LG G Flex

The LG G Flex sports a 6-inch flexible OLED display, probably the flexible OLED display LG Display announced not many days ago using a plastic substrate and film-type encapsulation technology. Unlike the Samsung Galaxy Round, the LG G Flex—if the sexy render above is accurate—is curved the right way. The curvature would fit a person’s face better with the speaker near the ear and the mic near the mouth. It would also fit in back pockets since most human beings have curved buttocks. And if you happen to sit on it, with the G Flex in your back pocket, it wouldn’t matter since the flexible OLED display is unbreakable according to LG Display. Though I wonder if the rest of the G Flex will be as tough.

Update 2013.10.28: The LG G Flex is official. According to LG the flexed 6-inch 720p display is brighter and more precise thanks to its “Real RGB” sub-pixel format.

Update 2013.11.04: Sam Byford, The Verge:

While LG says the curvature of the screen makes viewing movies more “immersive,” the size is likely to play a far stronger role in achieving that goal. In general use, we didn’t find that the curve made much of a positive or negative impact either way.

Raymond Soneira concluded the curvature of the Samsung Galaxy Round significantly reduces reflection interferences and improves the overall visual experience. If the display curvature is the reason, we can expect similar improvements on the LG G Flex. But it’s interesting Byford wasn’t able to detect any positive impact. We’ll just have to wait until Soneira tests a G Flex to know for sure.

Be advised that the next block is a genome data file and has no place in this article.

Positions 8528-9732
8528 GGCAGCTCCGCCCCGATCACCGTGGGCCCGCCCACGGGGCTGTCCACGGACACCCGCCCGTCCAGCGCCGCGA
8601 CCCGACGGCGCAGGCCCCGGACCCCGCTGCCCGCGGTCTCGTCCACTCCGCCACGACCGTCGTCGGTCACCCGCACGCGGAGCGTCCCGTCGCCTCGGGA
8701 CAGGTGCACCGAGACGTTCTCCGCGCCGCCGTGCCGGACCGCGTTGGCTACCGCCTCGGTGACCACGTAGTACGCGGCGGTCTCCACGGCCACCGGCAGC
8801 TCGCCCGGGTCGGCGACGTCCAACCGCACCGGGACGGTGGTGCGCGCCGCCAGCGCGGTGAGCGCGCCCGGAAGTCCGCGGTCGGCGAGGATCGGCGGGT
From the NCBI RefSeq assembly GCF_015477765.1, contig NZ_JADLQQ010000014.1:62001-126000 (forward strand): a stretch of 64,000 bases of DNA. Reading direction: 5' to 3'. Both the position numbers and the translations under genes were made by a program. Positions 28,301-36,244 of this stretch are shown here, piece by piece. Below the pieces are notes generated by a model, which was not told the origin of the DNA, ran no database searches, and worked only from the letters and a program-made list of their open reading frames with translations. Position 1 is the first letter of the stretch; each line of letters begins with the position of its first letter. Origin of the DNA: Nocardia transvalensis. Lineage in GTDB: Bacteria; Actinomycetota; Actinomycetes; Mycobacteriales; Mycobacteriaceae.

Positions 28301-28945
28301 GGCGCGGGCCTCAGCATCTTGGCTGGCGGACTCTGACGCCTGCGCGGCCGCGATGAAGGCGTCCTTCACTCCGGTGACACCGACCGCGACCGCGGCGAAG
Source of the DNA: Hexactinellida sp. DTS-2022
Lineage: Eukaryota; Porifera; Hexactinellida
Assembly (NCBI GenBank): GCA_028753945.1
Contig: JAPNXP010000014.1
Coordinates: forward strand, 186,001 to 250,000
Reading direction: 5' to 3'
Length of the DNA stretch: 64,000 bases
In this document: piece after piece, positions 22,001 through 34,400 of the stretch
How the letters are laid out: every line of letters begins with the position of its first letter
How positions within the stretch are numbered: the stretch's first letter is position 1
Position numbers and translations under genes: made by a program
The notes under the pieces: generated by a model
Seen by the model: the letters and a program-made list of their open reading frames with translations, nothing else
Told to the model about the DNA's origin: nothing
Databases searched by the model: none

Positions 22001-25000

Update 2013.11.19: Scott Stein and Lynn La took the LG G Flex for a spin, c|net:

The curve’s not immense: it’s more like a continuous, gentle bend. It actually seemed to make the otherwise immense 6-inch OLED display a little easier to manage: the thin, curving form served to minimize the extra-wide flatness that normally would follow a phone this size. It hugs the face nicely […]

From the photos c|net posted up the 6-inch OLED display seems to be flexed just a tiny bit, which looks a lot less than the glamour shot showing at the top of this post.

The curve also worked particularly well for videos: the HD display has a 1,280×720-pixel resolution and seemed particularly clear and glare-free, which matches what CNET TV editor David Katzmaier says holds true for larger curved-display OLED televisions.

I don’t think this type of curve would work very well on smaller smartphones, but with the 6-inch 16:9 OLED display the curve seems to have enhanced the experience of viewing videos by making it more immersive. Glare or more accurately refocusing on the object that is being reflected can take you out of an immersive experience. Any smartphone brand targeting users who watch a lot of videos will need to take note of this: glare-free.

Update 2014.01.06

PR Newswire: At CES 2014 LG announced the LG G Flex will be available in the U.S. during the first quarter of 2014 from AT&T, Sprint, and T-Mobile.